Bonny Cassidy Reviews Kelly Pilgrim-Byrne

7 October 2013

Domestic Archaeology

Domestic Archaeology by Kelly Pilgrim-Byrne
Grand Parade Poets, 2012

In her second poetry collection, Domestic Archaeology, Perth-based poet Kelly Pilgrim-Byrne mines a personal narrative with mixed results. While she manages to achieve interesting self-awareness in some of these confessional poems, others lack such clarity and humour.

The book’s opening poem studies icons of the Venus of Willendorf, a symbol of pre-modern fertility: a sideways introduction to the poet’s own story of IVF treatment, conception and same-sex parenthood. It anticipates how Pilgrim-Byrne’s book will poetically approach the subject of modern fertility – not only by telling her story but by considering the ‘archaeology’ of its traces through themes of creativity, inheritance, intimacy and separation. The book’s three sections – ‘Excavation’, ‘Fauna’ and ‘Cataloguing’ – move outwards from emotional confession to meditations on a broader ecology of animal life and death.

In his review of Domestic Archaeology, Michael Farrell concludes that Pilgrim-Byrne doesn’t believe in the ‘meanness’ of life. I find, however, that the strongest poems in the collection are those in which the speaker admits this streak in herself. It’s a particularly important element within the scope of ‘Excavation’, which charts the frustration, envy and desire of infertility before the peace and satisfaction of motherhood. For example, whilst the aforementioned poem, ‘Venus of Willendorf’, accretes earth-mother imagery in praise of the powerful icon, the poem ends with a turn to the deflated, ‘hollow’ body of the childless speaker, still clutching her rotund little homunculus. This turn recurs in the following poem, ‘Infertility: four vignettes’, in which the speaker – both righteous and self-parodying – confesses to wanting to snatch babies and ‘tear away with them to our mecca / where barren woman meet at harvest time to rub fertility goddesses.’ With a bittersweet sneer, the poem ridicules the idea of entitlement: ‘These babes would be ours, kept hidden from the ungrateful.’ Later in the suite, she succinctly communicates an awareness of the incongruity and desperation of fertility magic:

Beneath the soil, under a bottlebrush tree
a chicken’s egg is buried—drawn on with green paint,
symbols of an ancient alphabet which spell ripe
yet speak of putrid decay.

(‘Infertility: four vignettes’)

Furthermore, this sequence represents IVF treatment just as coolly. With unblinking observation of its clinical motions, Pilgrim-Byrne chooses effectively unromantic phrasing to describe the procedure: the doctor ‘sloshes a cold solution over my snatch / then calls, Ready’, followed by a long, enjambed sentence in which, ‘The technician carries my baby in a tube across the room / hands it to the doctor who in turn feeds it to me.’ Impressively, Pilgrim-Byrne manages this tonal teetering from heartfelt to hurt; hopeless to hopeful.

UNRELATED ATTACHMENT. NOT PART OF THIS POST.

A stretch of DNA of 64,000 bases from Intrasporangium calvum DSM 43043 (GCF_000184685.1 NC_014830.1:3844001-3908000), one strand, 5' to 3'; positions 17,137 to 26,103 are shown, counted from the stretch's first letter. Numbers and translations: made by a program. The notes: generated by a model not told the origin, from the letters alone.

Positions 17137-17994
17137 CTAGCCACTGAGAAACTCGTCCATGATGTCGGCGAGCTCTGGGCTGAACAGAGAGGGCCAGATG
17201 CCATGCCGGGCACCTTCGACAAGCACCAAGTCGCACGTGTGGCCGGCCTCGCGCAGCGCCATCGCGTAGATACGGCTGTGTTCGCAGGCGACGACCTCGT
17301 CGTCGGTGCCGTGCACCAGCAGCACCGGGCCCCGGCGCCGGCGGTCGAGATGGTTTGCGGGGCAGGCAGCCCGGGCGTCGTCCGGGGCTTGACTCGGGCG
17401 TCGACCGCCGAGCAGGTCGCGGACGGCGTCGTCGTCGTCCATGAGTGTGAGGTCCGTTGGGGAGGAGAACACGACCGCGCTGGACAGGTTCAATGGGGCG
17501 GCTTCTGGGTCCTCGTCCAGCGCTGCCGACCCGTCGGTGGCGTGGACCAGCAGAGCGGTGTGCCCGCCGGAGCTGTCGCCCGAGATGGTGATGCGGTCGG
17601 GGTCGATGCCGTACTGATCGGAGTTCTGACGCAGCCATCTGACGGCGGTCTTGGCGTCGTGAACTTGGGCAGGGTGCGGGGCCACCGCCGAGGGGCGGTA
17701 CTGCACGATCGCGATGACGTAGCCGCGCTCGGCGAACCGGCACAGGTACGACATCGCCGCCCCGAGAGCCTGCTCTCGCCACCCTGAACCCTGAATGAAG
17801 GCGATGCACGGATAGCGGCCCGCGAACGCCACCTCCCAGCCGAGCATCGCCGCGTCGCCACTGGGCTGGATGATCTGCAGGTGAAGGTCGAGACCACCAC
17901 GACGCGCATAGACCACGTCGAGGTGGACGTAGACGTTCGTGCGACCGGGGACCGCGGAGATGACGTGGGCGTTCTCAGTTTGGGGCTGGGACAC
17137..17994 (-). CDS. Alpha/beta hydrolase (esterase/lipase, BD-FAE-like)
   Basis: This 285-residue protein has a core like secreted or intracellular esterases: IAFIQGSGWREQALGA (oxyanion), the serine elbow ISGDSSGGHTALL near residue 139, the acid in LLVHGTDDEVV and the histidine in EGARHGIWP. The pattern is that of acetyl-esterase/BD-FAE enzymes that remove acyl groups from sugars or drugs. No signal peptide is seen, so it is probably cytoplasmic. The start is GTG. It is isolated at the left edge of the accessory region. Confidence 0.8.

Thus, she does not slavishly document the real time of her personal narrative, but rather, Pilgrim-Byrne has selected poems not only for their narrative significance but also for the variety and balance they bring to the collection. For this reason I feel uneasy about framing the book in terms of authenticity. Its cover blurb, press release and author note all make a point of detailing Pilgrim-Byrnes’ story as though it were a footnote to every poem in the collection. But what if the ‘Excavation’ poems were read as dramatic monologues, fictional constructions? I’m not suggesting that Pilgrim-Byrne’s poems are fictional, but rather, that when we place emphasis on the poet’s narrative we might miss the strengths and weaknesses of the poems’ technique. Pilgrim-Byrne alludes to Plath more than once in Domestic Archaeology, as though hinting that the performance of the self might be as valuable to poetic life writing as emotional faithfulness and narrative linearity.

The keen sense of poetic craft with which Pilgrim-Byrne introduces her book is also evident at other interesting points in this collection. There is enjoyment to be found in the tangential vision of the second section, ‘Fauna’. Here, Pilgrim-Byrne draws in new subjects of domestic experience, which inevitably reflect and are reflected by the establishing theme of motherhood: meat production (‘Cows in My Street’), colonies (‘Bees’), and extermination (‘Clinic’). The book’s third and final section, ‘Cataloguing’, goes further as the poet frequently estranges her poetic voice from herself. Its centrepiece, ‘Juvenescence, variations on a theme’, is possibly the collection’s most exciting treatment of voice and form. Its theme is broad enough to escape a linear narrative; bringing together episodes or sketches of youth, which is shown as it pulses inside of culture. One can’t always identify the suite’s specific cultural scenarios of time and place – an affect of suspension that is quite separate from the confessional mode of the book’s earlier parts:

On the backs of horses
a young girl discovers herself

This time of year is Darwin weather
unpredictable as nightmares

A cyclone spots her in the distance
rages, rushes toward her

she squeezes her thighs against
the honey-washed beast

a last minute thrill
then the ride is over.

(‘West’, from ‘Juvenescence, variations on a theme’)
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About Bonny Cassidy

Bonny Cassidy Bonny Cassidy is a settler woman of Irish and German descent, living on Dja Dja Wurrung lands in Central Victoria. Her third poetry collection, Chatelaine (Giramondo, 2017) was shortlisted for the Prime Minister’s Literary Awards. She teaches Creative Writing at RMIT University.

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